The Norwegian Nurses Organization reported the plea in an interview with its director, Astrid Grydeland Ersvik, which was posted Tuesday on the organization’s website.
“We need to gain acceptance for setting a minimum age limit of 15-16 years for circumcision, so that the boy himself can decide,” Grydeland Ersvik said, outlining a presentation she made to health ministry officials at a meeting Feb. 27.
Grydeland Ersvik requested the meeting to discuss new regulations on circumcision that the health ministry said it would issue before summer.
In an interview for Aftenposten Wednesday, Health Minister Bent Hoie said his draft for the regulations proposes all circumcisions take place in hospitals, but that he has no plans to ban the practice.
In her interview, Grydeland Ersvik said that although “the Jews are a small group in Norway, they have been allowed to influence the debate on this issue.”
She drew parallels between female genital mutilation, which is forbidden in Norway, and ritual circumcision of boys.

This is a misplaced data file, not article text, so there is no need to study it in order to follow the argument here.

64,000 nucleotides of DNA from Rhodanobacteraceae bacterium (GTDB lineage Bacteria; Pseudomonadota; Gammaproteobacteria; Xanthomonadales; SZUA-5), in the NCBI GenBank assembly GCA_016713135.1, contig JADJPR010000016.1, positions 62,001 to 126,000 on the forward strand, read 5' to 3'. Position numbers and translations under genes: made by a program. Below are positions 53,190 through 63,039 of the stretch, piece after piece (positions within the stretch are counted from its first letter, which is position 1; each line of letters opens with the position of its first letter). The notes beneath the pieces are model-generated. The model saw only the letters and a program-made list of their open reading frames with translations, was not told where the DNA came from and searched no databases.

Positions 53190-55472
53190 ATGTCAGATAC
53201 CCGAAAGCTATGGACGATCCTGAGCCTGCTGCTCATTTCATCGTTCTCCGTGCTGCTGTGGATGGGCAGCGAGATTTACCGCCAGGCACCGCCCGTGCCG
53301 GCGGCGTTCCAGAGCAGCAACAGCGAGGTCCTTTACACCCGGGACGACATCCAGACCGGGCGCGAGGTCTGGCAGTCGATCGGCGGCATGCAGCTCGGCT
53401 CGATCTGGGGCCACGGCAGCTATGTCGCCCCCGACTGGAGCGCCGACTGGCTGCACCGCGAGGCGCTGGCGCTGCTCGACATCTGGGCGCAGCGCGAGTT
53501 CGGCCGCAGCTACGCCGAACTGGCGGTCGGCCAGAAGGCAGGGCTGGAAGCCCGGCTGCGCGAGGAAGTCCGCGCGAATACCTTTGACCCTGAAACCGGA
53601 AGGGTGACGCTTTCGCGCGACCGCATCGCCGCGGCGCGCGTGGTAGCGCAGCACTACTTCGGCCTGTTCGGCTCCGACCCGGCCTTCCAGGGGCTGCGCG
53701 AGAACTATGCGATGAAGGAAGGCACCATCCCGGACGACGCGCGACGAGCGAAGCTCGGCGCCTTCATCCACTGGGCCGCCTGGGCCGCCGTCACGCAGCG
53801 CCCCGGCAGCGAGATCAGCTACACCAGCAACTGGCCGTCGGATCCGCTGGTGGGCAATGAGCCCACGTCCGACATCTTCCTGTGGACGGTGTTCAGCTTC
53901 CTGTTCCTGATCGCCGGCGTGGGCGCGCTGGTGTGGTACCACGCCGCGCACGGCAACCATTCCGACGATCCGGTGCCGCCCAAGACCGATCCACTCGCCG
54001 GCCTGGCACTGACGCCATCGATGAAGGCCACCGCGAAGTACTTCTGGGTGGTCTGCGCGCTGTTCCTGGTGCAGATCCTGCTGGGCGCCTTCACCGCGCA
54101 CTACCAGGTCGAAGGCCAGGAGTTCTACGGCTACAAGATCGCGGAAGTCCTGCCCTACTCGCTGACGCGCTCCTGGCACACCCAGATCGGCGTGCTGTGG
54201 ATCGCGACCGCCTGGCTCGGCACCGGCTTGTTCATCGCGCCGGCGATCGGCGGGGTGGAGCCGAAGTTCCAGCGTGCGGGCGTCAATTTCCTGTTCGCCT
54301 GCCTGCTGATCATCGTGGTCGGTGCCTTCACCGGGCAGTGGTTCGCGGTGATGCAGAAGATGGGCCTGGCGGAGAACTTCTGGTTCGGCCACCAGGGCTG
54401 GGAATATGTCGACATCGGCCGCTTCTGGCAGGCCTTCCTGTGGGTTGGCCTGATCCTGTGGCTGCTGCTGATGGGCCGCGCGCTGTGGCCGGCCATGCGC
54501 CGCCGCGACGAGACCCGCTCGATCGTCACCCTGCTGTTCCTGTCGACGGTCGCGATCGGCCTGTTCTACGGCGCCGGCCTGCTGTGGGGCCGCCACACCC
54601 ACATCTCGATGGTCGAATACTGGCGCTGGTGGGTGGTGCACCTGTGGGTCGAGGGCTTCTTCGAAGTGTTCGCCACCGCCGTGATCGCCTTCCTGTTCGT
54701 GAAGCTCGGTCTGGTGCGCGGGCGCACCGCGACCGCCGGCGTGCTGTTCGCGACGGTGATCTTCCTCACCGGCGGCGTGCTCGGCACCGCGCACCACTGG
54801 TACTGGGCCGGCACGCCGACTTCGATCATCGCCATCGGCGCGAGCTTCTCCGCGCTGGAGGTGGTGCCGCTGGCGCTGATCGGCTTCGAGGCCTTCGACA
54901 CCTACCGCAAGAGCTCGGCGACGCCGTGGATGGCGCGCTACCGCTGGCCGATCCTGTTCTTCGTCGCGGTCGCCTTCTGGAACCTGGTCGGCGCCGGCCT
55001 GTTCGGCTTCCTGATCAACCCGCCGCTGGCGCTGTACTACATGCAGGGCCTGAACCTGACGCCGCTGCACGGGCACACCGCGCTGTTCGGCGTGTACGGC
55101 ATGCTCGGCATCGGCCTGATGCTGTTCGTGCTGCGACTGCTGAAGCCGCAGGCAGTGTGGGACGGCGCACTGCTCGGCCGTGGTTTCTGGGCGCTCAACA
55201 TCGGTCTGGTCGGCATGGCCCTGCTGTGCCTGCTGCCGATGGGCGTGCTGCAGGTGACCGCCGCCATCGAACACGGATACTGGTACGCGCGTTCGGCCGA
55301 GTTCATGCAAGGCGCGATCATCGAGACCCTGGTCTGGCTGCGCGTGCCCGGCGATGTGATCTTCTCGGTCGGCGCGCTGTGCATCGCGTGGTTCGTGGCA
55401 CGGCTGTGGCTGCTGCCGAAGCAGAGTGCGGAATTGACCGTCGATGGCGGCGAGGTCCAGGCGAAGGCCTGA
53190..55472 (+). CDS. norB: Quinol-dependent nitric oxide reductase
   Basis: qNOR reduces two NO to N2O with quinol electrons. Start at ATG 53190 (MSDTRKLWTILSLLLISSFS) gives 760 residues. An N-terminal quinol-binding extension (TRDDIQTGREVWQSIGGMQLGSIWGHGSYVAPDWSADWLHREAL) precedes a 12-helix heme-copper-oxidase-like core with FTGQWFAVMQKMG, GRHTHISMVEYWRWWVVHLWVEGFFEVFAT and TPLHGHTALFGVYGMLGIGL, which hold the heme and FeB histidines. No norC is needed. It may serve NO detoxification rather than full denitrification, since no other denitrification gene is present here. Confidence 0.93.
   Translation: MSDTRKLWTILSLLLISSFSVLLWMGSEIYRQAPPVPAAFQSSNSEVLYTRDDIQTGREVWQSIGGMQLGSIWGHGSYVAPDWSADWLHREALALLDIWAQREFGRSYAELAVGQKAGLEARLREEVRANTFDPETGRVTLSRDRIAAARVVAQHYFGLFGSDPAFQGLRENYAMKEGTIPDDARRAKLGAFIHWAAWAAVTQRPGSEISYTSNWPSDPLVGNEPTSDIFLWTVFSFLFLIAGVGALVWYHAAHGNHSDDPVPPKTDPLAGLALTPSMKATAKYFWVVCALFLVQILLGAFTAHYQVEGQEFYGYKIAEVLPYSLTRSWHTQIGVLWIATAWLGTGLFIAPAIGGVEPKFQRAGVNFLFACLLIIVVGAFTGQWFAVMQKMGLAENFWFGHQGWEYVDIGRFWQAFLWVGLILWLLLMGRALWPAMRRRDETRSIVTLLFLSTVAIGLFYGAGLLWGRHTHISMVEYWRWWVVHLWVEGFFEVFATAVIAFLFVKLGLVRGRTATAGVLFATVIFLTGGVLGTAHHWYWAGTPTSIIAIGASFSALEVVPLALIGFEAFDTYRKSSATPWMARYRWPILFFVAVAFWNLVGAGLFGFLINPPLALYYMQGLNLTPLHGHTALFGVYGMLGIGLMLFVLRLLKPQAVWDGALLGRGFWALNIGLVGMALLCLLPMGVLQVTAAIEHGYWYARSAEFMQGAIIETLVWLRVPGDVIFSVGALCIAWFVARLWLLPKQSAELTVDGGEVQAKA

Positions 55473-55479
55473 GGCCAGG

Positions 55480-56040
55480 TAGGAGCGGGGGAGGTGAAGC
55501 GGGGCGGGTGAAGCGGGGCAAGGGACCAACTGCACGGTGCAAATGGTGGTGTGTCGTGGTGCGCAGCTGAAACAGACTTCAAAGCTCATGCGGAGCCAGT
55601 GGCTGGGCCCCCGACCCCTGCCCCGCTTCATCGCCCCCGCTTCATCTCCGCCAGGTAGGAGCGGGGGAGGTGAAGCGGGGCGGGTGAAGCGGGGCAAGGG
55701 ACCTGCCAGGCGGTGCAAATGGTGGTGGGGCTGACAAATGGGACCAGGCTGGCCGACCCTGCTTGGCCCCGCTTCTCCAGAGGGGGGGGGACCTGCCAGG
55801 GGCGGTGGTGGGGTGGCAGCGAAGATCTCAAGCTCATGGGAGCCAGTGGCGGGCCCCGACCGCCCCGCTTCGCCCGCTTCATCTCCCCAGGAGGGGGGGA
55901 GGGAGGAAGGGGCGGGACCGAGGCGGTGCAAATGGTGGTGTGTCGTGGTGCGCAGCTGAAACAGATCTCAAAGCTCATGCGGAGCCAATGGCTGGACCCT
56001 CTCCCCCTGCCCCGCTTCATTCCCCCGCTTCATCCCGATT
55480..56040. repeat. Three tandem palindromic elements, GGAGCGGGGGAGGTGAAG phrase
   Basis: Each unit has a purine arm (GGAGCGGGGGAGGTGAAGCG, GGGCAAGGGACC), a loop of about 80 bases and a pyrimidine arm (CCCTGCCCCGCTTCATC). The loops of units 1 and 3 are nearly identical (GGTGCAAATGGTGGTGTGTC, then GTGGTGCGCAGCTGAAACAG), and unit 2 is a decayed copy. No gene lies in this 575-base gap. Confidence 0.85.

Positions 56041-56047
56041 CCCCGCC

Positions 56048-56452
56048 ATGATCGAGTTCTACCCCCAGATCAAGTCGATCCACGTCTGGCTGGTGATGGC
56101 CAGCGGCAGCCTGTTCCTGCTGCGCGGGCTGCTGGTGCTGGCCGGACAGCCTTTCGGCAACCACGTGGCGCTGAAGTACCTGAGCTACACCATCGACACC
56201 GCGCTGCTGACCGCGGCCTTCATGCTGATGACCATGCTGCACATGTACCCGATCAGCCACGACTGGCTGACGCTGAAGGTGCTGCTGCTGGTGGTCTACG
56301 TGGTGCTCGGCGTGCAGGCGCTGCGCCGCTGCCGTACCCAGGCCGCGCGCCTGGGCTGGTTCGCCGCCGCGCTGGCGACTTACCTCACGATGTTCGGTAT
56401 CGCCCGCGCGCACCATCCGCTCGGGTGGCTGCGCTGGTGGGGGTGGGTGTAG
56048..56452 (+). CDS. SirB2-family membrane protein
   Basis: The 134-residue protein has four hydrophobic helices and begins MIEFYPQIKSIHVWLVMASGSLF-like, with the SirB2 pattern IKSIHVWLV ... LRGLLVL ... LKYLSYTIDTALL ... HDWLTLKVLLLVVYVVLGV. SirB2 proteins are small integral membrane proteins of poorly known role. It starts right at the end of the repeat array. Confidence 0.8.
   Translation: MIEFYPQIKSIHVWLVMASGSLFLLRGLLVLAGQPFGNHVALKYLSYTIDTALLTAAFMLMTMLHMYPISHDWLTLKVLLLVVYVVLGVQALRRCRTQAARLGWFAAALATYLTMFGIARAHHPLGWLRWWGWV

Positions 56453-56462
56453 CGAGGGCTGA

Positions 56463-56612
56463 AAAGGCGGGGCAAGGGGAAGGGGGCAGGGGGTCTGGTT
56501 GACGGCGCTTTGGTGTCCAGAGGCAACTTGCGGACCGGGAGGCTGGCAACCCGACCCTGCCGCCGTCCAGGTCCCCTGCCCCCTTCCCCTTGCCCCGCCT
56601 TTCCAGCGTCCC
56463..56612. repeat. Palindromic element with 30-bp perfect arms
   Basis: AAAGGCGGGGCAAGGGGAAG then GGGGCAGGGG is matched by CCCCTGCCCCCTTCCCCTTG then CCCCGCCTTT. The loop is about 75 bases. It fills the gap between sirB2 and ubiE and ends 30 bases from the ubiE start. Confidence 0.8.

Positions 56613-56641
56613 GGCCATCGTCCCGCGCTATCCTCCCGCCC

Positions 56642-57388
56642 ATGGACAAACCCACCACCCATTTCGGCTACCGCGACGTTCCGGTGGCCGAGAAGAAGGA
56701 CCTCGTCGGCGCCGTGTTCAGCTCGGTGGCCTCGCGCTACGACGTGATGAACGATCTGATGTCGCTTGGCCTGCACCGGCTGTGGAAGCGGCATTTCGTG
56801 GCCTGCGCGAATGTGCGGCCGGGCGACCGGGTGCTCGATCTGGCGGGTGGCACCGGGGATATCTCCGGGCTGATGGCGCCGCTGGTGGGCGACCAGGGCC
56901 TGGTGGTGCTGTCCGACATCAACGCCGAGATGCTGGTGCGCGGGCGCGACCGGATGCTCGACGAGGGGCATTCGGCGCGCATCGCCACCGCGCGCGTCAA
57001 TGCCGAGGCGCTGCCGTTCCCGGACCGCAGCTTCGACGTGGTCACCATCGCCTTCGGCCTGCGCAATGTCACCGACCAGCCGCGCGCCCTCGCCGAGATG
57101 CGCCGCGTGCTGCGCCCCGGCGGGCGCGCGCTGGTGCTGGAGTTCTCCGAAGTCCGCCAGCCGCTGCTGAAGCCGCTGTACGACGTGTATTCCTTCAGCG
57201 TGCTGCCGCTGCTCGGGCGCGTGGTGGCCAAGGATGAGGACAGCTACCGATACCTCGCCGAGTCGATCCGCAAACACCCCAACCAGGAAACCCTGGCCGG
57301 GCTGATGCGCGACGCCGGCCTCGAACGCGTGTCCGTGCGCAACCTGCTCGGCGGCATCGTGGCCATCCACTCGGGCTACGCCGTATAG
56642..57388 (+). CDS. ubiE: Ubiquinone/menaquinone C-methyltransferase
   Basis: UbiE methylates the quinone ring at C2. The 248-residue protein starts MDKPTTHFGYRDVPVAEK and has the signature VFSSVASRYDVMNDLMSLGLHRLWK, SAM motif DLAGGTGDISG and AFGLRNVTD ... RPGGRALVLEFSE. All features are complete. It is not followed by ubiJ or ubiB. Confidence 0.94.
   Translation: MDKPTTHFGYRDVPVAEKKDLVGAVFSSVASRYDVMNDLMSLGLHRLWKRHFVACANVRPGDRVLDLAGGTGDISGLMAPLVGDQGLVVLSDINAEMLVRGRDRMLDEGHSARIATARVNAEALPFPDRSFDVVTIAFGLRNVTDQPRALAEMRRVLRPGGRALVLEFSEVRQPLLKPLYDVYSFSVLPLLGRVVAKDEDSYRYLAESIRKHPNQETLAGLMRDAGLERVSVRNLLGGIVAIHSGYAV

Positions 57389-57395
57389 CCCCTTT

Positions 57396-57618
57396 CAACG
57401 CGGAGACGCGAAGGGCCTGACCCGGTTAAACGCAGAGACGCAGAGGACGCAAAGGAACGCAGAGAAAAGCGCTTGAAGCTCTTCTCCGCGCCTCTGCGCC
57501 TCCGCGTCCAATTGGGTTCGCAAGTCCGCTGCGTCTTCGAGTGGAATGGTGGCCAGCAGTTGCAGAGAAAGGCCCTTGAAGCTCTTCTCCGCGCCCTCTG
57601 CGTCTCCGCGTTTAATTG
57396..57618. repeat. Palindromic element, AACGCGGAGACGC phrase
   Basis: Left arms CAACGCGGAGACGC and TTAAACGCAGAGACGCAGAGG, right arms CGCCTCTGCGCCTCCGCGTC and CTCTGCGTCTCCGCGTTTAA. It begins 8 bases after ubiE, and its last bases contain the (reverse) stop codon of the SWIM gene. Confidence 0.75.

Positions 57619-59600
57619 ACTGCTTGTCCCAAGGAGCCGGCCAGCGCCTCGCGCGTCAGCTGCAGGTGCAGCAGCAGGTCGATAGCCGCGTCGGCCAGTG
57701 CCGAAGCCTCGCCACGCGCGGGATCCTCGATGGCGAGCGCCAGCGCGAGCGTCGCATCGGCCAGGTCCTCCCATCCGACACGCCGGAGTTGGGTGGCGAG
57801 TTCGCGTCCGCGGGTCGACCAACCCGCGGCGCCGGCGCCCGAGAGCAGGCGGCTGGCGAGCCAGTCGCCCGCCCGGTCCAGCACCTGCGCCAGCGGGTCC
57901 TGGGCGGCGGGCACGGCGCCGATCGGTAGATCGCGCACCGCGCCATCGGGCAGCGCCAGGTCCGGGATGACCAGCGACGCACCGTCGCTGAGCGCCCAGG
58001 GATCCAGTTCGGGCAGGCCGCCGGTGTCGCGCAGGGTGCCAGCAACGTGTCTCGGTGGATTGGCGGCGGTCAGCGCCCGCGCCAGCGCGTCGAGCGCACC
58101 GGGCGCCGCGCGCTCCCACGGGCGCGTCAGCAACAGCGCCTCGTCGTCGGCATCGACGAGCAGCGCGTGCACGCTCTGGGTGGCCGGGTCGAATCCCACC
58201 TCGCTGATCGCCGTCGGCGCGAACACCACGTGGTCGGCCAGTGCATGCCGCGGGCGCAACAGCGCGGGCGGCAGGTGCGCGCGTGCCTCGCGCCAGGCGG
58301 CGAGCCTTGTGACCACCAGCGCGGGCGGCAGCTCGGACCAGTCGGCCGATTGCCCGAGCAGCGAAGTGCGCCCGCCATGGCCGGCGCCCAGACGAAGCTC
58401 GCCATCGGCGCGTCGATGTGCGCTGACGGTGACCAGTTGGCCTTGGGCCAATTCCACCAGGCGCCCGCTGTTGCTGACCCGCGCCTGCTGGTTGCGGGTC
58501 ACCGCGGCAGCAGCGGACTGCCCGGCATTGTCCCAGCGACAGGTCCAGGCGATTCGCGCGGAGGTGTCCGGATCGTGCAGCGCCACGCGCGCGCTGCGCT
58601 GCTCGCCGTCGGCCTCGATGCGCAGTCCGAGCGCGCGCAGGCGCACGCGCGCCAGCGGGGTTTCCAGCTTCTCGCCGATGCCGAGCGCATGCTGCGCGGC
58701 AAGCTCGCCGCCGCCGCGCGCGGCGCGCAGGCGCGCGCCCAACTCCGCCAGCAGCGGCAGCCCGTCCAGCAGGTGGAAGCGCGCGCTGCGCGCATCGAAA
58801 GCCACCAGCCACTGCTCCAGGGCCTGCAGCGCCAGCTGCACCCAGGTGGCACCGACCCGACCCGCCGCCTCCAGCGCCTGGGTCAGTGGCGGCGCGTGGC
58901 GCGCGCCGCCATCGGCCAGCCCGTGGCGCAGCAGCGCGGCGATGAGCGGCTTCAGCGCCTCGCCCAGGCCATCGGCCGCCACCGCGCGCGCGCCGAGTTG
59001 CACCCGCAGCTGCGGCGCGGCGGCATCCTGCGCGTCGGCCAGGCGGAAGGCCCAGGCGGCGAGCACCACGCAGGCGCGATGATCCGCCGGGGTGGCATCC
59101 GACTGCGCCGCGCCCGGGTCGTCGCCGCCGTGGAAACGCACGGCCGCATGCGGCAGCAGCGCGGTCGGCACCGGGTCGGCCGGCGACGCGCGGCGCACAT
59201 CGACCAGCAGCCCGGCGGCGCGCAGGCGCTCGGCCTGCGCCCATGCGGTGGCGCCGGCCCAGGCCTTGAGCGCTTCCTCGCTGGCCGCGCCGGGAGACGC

“If we get a law that allows this in boys while it is illegal in girls, then this is discriminatory,” she said.
Jewish groups have rejected the analogy, arguing that ritual circumcision for boys does not maim them and helps protect against diseases. In October, Council of Europe assembly members passed a resolution against non-medical circumcision of boys, which calls circumcision a “violation of the physical integrity of children.”
That same month, government advisers on child welfare from Norway, Denmark, Sweden, Finland and Iceland issued a joint resolution in favor of banning the ritual circumcision of minors.
Among the leaders of the fight against circumcision in Norway is Anne Lindboe, the government’s children’s ombudswoman.
In November, she said Jews and Muslims would abstain from circumcising babies if they are educated about the risks. And in 2012, she proposed they express their faiths by performing a symbolic, non-surgical ritual instead of circumcision.
According to Hoie, some 2,000 ritual circumcisions are performed annually in Norway. Of those, only five to 10 are of Jews, according to Grydeland Ersvik.